Ensuring industry takes a fair share of responsibility for emissions reduction, while including variables to account for increased productivity and growth.

And critically, it incentivises onsite emissions reduction through the creation of Safeguard Mechanism Credits.

What this means in practice is if a facility is close to its baseline (or ‘emissions ceiling’) and that baseline declines by a small percentage a year, the facility has the choice of buying offsets or making big capital investments in technology that could halve its emissions. 

Without crediting, those capital investments are not rewarded and will inevitably be put off.

Again, our approach is to be ambitious but to focus on the achievable.

Providing a framework for 4.9% emissions reduction each and every year from Safeguard facilities is ambitious.

Because of that level of ambition, and the breadth and variety of sectors covered, it’s necessary to provide flexibility to industries to ensure that ambition is achievable.

I understand the emphasis on possible new facilities in the public debate.

But this reform is about reducing emissions from all facilities: old and new, industrial and resources based.

The fact is this: if our reforms are passed, there will be a scheme to ensure emissions come down from big emitters, whether they be old or new.

If they don’t pass, there will be no such scheme.

It will be business as usual.

Emissions from covered facilities have gone up 4% since the scheme came in 2016.

No reform means no change: it means emissions continuing to rise.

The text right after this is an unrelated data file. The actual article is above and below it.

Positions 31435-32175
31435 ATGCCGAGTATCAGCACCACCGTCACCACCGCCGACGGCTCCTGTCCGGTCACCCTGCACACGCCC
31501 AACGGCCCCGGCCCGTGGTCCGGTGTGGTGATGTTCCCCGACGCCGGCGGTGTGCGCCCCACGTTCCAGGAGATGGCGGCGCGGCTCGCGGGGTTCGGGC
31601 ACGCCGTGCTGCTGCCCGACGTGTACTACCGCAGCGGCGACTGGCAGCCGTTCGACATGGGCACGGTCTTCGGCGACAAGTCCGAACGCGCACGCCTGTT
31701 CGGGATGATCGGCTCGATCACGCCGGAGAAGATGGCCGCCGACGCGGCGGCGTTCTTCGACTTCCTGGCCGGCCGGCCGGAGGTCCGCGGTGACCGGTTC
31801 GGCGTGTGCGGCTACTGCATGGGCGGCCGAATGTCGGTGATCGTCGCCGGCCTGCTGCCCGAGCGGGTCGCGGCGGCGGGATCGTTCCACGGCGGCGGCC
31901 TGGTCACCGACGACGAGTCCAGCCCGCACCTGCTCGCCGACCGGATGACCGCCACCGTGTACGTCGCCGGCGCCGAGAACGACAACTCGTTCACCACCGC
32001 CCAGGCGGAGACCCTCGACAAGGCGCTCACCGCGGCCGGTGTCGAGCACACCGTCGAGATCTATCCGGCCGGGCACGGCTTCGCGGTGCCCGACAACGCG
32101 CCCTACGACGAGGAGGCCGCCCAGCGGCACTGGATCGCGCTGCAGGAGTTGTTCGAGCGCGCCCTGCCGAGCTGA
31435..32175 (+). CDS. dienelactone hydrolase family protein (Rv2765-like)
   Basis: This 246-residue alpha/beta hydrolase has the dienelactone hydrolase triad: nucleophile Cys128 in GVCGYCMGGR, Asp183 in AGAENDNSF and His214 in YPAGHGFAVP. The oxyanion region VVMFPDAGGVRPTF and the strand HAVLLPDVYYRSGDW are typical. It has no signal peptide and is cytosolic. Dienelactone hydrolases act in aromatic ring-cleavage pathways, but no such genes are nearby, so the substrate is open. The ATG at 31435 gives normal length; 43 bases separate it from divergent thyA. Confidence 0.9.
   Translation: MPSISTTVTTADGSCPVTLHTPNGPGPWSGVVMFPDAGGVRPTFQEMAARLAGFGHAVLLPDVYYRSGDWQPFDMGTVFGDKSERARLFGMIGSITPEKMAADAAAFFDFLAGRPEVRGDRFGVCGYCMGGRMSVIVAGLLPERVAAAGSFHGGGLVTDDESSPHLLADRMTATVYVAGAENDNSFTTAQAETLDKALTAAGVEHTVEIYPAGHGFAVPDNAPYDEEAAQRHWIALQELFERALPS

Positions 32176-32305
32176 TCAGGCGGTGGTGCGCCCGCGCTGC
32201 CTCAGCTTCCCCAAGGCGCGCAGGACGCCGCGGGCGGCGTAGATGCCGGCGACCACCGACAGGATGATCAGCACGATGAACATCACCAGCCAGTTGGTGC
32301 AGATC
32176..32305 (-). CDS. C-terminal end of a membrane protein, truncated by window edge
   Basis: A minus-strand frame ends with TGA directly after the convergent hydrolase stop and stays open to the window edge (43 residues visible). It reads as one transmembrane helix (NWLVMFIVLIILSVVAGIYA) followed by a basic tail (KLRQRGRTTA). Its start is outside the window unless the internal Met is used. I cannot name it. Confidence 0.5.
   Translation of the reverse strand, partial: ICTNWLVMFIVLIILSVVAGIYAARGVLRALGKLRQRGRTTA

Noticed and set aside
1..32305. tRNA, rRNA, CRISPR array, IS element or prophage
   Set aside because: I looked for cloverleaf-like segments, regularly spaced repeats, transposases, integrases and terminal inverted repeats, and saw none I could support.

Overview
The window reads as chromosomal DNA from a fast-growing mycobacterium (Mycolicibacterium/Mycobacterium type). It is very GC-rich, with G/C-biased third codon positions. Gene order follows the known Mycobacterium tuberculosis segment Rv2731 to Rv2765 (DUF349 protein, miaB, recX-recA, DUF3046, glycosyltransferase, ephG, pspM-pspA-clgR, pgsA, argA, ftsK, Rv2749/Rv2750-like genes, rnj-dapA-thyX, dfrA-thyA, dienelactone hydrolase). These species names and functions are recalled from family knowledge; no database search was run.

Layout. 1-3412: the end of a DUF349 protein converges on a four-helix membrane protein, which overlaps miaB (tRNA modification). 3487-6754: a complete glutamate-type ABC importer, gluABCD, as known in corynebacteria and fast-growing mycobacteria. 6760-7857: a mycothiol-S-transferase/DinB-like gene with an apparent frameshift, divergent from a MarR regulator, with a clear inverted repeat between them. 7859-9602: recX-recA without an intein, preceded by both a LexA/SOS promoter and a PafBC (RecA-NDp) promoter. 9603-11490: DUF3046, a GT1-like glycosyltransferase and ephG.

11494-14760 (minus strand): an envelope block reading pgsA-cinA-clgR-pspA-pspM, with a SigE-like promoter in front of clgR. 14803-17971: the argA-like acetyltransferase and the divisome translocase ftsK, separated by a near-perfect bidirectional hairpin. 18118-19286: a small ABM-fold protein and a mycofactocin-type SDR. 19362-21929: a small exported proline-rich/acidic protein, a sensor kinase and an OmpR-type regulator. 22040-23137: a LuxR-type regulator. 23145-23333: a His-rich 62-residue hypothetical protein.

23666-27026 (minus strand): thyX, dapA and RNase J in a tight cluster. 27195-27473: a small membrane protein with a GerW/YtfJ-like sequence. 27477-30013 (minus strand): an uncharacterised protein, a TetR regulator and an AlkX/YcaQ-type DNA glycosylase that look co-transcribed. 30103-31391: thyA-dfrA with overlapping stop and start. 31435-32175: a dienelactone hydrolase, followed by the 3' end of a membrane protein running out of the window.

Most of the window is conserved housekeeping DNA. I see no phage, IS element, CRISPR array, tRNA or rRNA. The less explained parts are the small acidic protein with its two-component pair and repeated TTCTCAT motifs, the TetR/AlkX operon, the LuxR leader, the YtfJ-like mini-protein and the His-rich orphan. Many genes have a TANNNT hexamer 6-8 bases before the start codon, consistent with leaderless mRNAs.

One of the issues that has been raised in relation to our reforms is the future of gas.

Again, there are ideological positions on both sides.

Our position is clearly grounded in practicalities.

The previous government promoted a “Gas-Led Recovery”.

It was, and remains, a fraudulent concept.

Between 2014 and 2021, east coast gas production increased 300 per cent.

Yet despite supply going up significantly the prices paid by Australian households and Australian industry also went up by 420 per cent (in real terms) over that same period of time.

The former government was warned on at least a dozen occasions that because of their inaction we were hurtling towards a supply problem in the domestic market.

In July 2017, the Australian Energy Market Commission warned: “Reform was needed now … so consumers don’t pay more than necessary for their gas.”

But nothing happened – apart from slogans.

On the other side of the debate, some call for an immediate ban on future gas.

Or the cancelling of long-term contracts with key trading partners.

These options are both irresponsible and not countenanced by the Government.

These are the same trading partners we will need to help drive the energy transformation – the sovereign risk created would be untenable.

I have mentioned our plan to lift the energy mix to 82% renewable by 2030.